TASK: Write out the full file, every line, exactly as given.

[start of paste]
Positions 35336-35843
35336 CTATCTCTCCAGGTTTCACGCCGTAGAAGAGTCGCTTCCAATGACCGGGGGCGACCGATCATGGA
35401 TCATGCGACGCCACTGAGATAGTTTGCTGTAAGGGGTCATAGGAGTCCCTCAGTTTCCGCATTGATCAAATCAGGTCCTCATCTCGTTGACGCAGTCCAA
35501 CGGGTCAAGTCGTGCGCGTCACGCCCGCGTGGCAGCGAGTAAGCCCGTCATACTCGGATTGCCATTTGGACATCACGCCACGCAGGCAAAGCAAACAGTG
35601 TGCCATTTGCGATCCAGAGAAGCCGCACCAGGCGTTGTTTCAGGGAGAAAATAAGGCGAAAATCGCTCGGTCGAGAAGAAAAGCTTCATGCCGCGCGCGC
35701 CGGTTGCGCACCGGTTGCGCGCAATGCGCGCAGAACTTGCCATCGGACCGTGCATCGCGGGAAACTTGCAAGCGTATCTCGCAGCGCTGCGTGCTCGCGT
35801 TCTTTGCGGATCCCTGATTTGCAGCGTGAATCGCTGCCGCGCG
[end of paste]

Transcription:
Positions 35336-35843
35336 CTATCTCTCCAGGTTTCACGCCGTAGAAGAGTCGCTTCCAATGACCGGGGGCGACCGATCATGGA
35401 TCATGCGACGCCACTGAGATAGTTTGCTGTAAGGGGTCATAGGAGTCCCTCAGTTTCCGCATTGATCAAATCAGGTCCTCATCTCGTTGACGCAGTCCAA
35501 CGGGTCAAGTCGTGCGCGTCACGCCCGCGTGGCAGCGAGTAAGCCCGTCATACTCGGATTGCCATTTGGACATCACGCCACGCAGGCAAAGCAAACAGTG
35601 TGCCATTTGCGATCCAGAGAAGCCGCACCAGGCGTTGTTTCAGGGAGAAAATAAGGCGAAAATCGCTCGGTCGAGAAGAAAAGCTTCATGCCGCGCGCGC
35701 CGGTTGCGCACCGGTTGCGCGCAATGCGCGCAGAACTTGCCATCGGACCGTGCATCGCGGGAAACTTGCAAGCGTATCTCGCAGCGCTGCGTGCTCGCGT
35801 TCTTTGCGGATCCCTGATTTGCAGCGTGAATCGCTGCCGCGCG